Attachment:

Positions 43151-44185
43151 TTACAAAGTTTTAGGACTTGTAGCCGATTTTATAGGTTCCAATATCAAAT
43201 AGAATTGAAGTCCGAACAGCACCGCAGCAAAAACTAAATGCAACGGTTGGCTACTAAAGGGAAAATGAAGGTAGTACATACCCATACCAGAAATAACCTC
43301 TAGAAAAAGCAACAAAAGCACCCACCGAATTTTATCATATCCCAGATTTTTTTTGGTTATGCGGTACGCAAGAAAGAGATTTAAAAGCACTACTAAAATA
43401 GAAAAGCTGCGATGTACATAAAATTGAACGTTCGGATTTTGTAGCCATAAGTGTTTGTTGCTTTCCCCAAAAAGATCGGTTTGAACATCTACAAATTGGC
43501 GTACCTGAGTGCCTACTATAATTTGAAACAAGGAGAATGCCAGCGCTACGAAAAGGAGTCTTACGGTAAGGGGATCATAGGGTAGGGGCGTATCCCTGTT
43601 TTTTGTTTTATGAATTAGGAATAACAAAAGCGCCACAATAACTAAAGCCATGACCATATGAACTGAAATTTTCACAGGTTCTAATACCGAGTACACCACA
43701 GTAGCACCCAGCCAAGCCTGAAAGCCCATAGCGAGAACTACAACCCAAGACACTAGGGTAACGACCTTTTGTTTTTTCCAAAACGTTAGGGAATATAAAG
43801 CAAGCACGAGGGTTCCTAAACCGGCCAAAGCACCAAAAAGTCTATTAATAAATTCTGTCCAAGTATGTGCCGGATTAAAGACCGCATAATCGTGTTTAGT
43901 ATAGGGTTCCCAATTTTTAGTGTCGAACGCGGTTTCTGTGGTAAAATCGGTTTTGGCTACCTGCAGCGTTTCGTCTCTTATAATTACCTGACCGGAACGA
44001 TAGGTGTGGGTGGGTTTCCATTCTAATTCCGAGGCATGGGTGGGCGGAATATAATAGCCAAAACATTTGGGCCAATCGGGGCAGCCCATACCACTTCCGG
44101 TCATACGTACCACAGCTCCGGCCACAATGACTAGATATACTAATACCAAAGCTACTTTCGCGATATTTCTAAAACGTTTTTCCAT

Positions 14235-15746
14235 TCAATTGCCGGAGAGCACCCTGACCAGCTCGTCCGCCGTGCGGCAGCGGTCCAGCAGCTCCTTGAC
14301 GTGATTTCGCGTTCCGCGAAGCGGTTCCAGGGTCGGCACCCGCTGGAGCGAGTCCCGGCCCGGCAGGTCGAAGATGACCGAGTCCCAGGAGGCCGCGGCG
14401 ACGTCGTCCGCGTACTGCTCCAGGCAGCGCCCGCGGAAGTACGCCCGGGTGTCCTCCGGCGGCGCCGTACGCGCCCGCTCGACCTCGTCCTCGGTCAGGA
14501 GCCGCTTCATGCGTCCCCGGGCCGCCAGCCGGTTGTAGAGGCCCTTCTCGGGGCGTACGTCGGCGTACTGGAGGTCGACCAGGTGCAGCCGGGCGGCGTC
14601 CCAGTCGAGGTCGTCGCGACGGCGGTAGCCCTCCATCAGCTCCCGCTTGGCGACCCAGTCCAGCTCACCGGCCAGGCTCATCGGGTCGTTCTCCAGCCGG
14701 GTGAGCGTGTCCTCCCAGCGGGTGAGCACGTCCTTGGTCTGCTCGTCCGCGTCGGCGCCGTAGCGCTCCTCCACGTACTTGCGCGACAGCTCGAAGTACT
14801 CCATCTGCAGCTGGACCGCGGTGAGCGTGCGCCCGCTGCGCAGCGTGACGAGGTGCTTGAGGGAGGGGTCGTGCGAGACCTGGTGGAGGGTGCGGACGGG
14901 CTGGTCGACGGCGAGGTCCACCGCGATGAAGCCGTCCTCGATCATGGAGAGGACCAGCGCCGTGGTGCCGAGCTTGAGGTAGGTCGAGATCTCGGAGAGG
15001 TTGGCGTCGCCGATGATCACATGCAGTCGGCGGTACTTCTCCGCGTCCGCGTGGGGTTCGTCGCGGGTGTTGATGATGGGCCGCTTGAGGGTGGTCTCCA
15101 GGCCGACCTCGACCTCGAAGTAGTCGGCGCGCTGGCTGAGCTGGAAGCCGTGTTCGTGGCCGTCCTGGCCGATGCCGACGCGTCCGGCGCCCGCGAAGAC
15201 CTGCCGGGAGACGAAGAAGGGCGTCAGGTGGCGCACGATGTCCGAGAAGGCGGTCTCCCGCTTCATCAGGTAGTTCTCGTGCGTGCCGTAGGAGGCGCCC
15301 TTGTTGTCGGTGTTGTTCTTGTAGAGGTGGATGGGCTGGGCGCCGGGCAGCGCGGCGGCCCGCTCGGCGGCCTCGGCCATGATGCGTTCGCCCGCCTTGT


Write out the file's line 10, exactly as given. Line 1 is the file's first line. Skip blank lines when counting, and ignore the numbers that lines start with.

43901 ATAGGGTTCCCAATTTTTAGTGTCGAACGCGGTTTCTGTGGTAAAATCGGTTTTGGCTACCTGCAGCGTTTCGTCTCTTATAATTACCTGACCGGAACGA